20 Pleiotropy – one gene may influence multiple traits. Cystic Fibrosis Two Alleles CF – healthy allele –functional Cl transporter (dominant) cf – cystic fibrosis allele – non functional Cl transporter (recessive) Homozygotes for cf exhibit several symptoms - mucus filled lungs - kidney failure - digestive problems - salty sweat

21 Genes encoding products used throughout the body are the ones most likely to be pleiotropic. Mutations in the fibrillin gene cause a disorder called Marfan syndrome. Fibrillin (long fibers) impart elasticity to the heart skin, blood vessels, tendons and other parts of the body. In Marfan syndrome the fibrillin are defective or not present. The aorta is particularly affected, can rupture during exercise. Hard to diagnose, affected people are typically, tall, thin, loose jointed. 1 in 5000 Sergei Rachmaninoff

22 Marfan Syndrome. Become Aware Haris Charalambous, a 6’10’’ Centre, died during a light training session at Toledo University on 9 October He was 21 years of age. He began his basketball career at Manchester Magic at age 13 and left the club at 18 to take up his scholarship at Toledo. He was later diagnosed with Marfan Syndrome, which is a genetic disease associated with abnormally tall people. At the time, neither the club nor Toledo knew of this situation Syndrome are a tall thin physique, disproportionately long limbs, fingers and toes, flat feet, spinal curvature and abnormally shaped narrow chest.

23 Multigenic Traits – traits influenced by more than one gene. Epistasis – Alleles at one gene mask the expression of alleles at a second gene. Example – black/ brown gene of mice- albino gene B – black is dominantC – allows pigment (dominant) b – brown is recessivec – prevents pigment (recessive)

24 Fig BbCc Sperm Eggs BCbC Bcbc BC bC Bc bc BBCC 1/41/4 1/41/4 1/41/4 1/41/4 1/41/4 1/41/4 1/41/4 1/41/4 BbCC BBCc BbCc BbCC bbCC BbCc bbCc BBCcBbCc bbCc BBccBbcc bbcc 9: 3 : 4 

25 Polygenic Inheritance – many genes influencing a single trait Results in a continuum of variation (height in humans, skin pigmentation in humans, Fat content of milk cows, yield of kernels in corn) # dark alleles /64 6/64 15/64 30/64 15/64 6/64 1/64

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27 Multifactoral traits – traits influenced by both the genetic and environment. Examples Flower color in hydrangea Skin pigmentation in humans Milk yield in cows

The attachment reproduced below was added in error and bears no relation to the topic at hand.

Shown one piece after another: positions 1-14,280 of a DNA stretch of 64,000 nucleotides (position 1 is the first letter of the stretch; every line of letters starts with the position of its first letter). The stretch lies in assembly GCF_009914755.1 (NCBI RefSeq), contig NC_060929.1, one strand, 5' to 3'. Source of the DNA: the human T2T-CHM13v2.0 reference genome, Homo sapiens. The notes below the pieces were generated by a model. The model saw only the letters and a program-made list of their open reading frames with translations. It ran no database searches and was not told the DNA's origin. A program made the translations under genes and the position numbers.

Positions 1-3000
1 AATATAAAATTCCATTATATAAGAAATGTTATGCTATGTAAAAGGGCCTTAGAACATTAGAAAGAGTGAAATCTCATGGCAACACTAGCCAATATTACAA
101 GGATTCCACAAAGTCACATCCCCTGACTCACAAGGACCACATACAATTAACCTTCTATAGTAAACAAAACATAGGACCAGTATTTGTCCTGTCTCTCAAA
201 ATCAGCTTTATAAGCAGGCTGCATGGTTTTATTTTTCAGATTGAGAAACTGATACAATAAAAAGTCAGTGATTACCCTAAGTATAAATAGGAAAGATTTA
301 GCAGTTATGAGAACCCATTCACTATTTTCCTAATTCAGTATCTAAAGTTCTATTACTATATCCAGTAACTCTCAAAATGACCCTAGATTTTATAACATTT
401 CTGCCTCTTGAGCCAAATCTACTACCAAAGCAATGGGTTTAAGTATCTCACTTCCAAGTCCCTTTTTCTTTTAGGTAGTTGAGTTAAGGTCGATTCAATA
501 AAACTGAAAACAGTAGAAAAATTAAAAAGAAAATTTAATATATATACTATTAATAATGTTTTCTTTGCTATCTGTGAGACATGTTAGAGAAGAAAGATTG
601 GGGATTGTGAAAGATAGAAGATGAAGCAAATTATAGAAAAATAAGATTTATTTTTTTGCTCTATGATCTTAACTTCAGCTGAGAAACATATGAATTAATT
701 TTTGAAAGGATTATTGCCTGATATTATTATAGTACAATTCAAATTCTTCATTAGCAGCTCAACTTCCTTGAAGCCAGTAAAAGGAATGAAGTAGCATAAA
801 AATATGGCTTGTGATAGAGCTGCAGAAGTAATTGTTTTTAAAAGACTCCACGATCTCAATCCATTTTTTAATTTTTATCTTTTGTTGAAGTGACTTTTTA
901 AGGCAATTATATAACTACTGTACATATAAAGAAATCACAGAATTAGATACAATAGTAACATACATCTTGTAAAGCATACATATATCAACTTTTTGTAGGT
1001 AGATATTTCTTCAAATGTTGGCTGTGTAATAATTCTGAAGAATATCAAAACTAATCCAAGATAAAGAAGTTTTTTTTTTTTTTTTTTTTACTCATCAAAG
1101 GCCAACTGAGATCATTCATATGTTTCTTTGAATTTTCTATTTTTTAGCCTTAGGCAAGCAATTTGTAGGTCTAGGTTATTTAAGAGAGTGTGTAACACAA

28 Sex-linked genes follow specific patterns of inheritance For a recessive sex-linked trait to be expressed – A female needs two copies of the allele – A male needs only one copy of the allele Sex-linked recessive disorders are much more common in males than in females Copyright © 2008 Pearson Education Inc., publishing as Pearson Benjamin Cummings

29 Sex-linked genes follow specific patterns of inheritance For a recessive sex-linked trait to be expressed – A female needs two copies of the allele – A male needs only one copy of the allele Sex-linked recessive disorders are much more common in males than in females Copyright © 2008 Pearson Education Inc., publishing as Pearson Benjamin Cummings

30 Fig P Generation F1F1 F2F2 All offspring had red eyes Sperm Eggs F1F1 F2F2 P Sperm Eggs   X X X Y CONCLUSION EXPERIMENT RESULTS w w w w w w w w w w ww w w w w w

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32 Reciprocal Crosses Fruit flies use XY sex chromosomes X-linked white eye gene R – normal red eyes (dominant) r - white eyes (recessive) White eye X Red eyeRed eye X White eye ♂ ♀ ♂ ♀ Assume flies came from true breeding cultures

33 White eye X Red eyeRed eye X White eye ♂ ♀ ♂ ♀ rY RRRYrr RrRY RrRY Sperm Eggs r Y RRRR 50% Red female 50% Red male RrrY RrrY Sperm Eggs R Y rrrr 50% Red female 50% White male

34 Pedigree Analysis A pedigree is a family tree that describes the interrelationships of parents and children across generations Inheritance patterns of particular traits can be traced and described using pedigrees Copyright © 2008 Pearson Education Inc., publishing as Pearson Benjamin Cummings Key Male Female Affected male Affected female Mating Offspring, in birth order (first-born on left)

35 Fig b 1st generation (grandparents) 2nd generation (parents, aunts, and uncles) 3rd generation (two sisters) Widow’s peakNo widow’s peak (a) Is a widow’s peak a dominant or recessive trait? Wwww Ww ww Ww wwWW Ww or